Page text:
Things to consider when you have an indoor cat

If you choose to have an indoor cat, maybe you have to think a little harder for the cat to have a good life. An indoor cat requires a little more from you, but often give much more back. You must ensure that the cat has enough space and employment, so it will not get bored. The cat may need a little extra fun and stimulation, so take the time to play with the cat for a while each day. Are you gone a lot, you might want to have two cats, so they have the company of each other.

You must also ensure that the indoor environment is safe for your cat. There are many houseplants that are toxic to cats. Never leave windows and doors open, because the cat's curiosity might make it eventually step out. Once it has come out, it will easily be frightened or confused. It is important to understand the behavior of cats and how they think.

Outdoor cat - benefits

An outdoor cat get much exercise and will not become overweight that easy. An outdoor cat is rarely bored. The cat gets it´s hunting instinct in a natural way.

Outdoor cat - Cons

An outdoor cat often live a dangerous life. It can get hit and injured by a car. Many people do not like cats and subjecting them to cruelty. Outdoor cats risk to a greater extent of becoming infected with various diseases. If there are many cats in your area, chances are your cat gets into fights and is coming home with scratches and bites. Stray cats can often tempt the neighborliness of the cats decides to cheek-marking a neighbor's patio furniture or mailbox. You can never teach your cat not to poop in the neighbor's rebates or in the neighboring children's sandbox.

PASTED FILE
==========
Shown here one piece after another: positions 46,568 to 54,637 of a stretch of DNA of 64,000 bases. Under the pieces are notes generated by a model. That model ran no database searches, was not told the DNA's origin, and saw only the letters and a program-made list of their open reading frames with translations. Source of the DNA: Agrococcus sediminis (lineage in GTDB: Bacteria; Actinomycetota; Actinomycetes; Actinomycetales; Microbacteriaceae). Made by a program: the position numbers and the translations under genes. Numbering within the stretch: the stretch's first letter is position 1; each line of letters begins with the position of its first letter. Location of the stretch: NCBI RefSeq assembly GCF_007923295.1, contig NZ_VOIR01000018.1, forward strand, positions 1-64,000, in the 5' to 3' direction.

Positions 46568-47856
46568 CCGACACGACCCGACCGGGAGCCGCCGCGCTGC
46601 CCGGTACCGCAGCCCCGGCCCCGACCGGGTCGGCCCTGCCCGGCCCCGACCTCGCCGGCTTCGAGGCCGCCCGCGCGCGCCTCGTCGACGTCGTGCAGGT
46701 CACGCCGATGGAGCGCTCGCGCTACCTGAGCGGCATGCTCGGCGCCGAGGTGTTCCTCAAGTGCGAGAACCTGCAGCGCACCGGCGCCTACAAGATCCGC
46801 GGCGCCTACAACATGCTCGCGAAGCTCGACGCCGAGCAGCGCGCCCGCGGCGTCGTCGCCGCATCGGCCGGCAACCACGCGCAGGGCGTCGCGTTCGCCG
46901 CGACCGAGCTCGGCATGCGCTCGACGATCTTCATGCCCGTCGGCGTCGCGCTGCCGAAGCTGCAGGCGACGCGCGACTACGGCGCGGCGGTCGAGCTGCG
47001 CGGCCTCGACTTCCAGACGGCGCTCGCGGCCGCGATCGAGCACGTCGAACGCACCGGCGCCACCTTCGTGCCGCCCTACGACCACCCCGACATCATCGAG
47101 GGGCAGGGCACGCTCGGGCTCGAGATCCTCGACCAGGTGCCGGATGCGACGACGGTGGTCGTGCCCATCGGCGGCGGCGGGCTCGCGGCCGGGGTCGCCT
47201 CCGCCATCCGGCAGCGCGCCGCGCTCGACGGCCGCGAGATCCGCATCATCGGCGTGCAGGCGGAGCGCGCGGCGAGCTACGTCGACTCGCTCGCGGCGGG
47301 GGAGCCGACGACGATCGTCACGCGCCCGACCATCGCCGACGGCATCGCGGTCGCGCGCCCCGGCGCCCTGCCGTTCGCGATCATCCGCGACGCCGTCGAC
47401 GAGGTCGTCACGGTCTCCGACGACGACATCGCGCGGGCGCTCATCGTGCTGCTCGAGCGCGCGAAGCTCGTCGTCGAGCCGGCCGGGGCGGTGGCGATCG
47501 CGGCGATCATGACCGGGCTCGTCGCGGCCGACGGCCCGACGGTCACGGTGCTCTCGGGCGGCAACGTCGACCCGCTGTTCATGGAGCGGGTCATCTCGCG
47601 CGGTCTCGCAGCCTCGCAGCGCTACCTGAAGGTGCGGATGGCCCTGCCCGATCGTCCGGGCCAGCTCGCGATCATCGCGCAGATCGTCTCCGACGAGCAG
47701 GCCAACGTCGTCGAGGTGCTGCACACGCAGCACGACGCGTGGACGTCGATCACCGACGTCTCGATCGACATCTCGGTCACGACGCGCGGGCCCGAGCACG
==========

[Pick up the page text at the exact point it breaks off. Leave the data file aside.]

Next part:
I hope you enjoyed this article about indoor cats versus outdoor cats!


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    • Jackie Lynnley profile image

      Jackie Lynnley 5 years ago from The Beautiful South

      I have a cat that is indoor/outdoor and that has always been best for me. No litter boxes and most of the summer she only comes around to eat or I go out and brush her or play with her some. She is 17 now though and winter is a lot of long sleeps and not too much outdoors, just for the one important thing. I really love her and probably can't count on having her too much longer. I dread it.

    • profile image

      Wayne Tilden 6 years ago

      We own an older cat who is currently an indoor cat. Prior to moving into a small apartment she was an indoor/outdoor cat.

      We were given a purebred boxer. The dog wanted to play with the cat. The cat was afraid of the dog and "created" her own environment in the two back bedrooms, becoming an indoor cat.

      We are in a large one bedroom apartment, now, and she is pleased to sit on the window sills and watch the outside. She plays with the "zip strips" from milk bottle openings, as well as washing with a wash cloth, when she gets the chance.

      Otherwise she just sleeps on the bed, on a chair, or on one of us.